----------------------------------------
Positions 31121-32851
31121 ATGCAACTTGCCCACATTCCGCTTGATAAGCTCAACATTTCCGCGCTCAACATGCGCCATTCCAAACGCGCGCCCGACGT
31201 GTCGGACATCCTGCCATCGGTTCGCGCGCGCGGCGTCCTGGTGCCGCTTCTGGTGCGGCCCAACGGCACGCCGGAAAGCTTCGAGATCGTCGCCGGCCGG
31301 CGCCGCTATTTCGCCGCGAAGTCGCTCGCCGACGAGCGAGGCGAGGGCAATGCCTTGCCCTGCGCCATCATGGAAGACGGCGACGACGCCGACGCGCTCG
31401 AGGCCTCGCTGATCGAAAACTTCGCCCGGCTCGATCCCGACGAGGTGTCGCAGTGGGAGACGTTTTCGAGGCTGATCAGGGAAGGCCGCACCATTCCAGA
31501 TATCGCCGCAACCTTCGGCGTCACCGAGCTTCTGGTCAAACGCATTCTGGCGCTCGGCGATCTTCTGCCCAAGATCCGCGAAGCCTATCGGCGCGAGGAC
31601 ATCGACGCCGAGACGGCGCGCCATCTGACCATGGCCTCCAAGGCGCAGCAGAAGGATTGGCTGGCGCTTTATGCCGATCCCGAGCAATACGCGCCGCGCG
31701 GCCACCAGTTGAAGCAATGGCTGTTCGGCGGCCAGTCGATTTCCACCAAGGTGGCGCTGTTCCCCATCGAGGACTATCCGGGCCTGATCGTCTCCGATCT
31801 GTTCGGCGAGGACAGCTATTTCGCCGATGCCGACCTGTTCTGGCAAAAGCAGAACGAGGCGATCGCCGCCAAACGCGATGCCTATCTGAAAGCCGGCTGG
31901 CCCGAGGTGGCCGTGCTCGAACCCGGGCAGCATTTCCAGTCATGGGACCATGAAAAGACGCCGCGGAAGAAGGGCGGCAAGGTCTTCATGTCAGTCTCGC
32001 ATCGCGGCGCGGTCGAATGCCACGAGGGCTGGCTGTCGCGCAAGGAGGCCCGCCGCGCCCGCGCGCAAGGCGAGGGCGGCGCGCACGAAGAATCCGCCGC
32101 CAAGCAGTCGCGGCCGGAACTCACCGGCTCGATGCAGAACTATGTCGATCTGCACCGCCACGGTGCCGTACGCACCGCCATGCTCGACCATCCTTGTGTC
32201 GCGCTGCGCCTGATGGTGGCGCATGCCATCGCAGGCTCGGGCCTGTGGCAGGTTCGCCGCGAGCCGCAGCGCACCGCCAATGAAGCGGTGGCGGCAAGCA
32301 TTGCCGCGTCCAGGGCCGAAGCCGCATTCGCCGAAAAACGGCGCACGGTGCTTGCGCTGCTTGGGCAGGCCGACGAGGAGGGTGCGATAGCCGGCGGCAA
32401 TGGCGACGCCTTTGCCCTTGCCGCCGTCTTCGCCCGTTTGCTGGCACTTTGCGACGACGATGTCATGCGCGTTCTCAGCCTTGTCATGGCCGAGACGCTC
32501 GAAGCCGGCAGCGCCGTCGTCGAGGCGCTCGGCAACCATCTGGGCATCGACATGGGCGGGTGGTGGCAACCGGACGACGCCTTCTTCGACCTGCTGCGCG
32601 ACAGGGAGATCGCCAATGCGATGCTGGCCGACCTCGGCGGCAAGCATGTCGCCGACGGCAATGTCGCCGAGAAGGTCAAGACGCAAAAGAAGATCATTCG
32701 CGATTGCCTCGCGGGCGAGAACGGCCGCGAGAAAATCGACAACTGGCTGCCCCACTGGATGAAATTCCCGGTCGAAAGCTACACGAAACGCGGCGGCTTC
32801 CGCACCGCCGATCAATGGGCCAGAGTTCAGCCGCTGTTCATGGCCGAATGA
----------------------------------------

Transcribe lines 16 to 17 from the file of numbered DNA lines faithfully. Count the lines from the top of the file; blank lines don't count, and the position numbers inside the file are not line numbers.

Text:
32501 GAAGCCGGCAGCGCCGTCGTCGAGGCGCTCGGCAACCATCTGGGCATCGACATGGGCGGGTGGTGGCAACCGGACGACGCCTTCTTCGACCTGCTGCGCG
32601 ACAGGGAGATCGCCAATGCGATGCTGGCCGACCTCGGCGGCAAGCATGTCGCCGACGGCAATGTCGCCGAGAAGGTCAAGACGCAAAAGAAGATCATTCG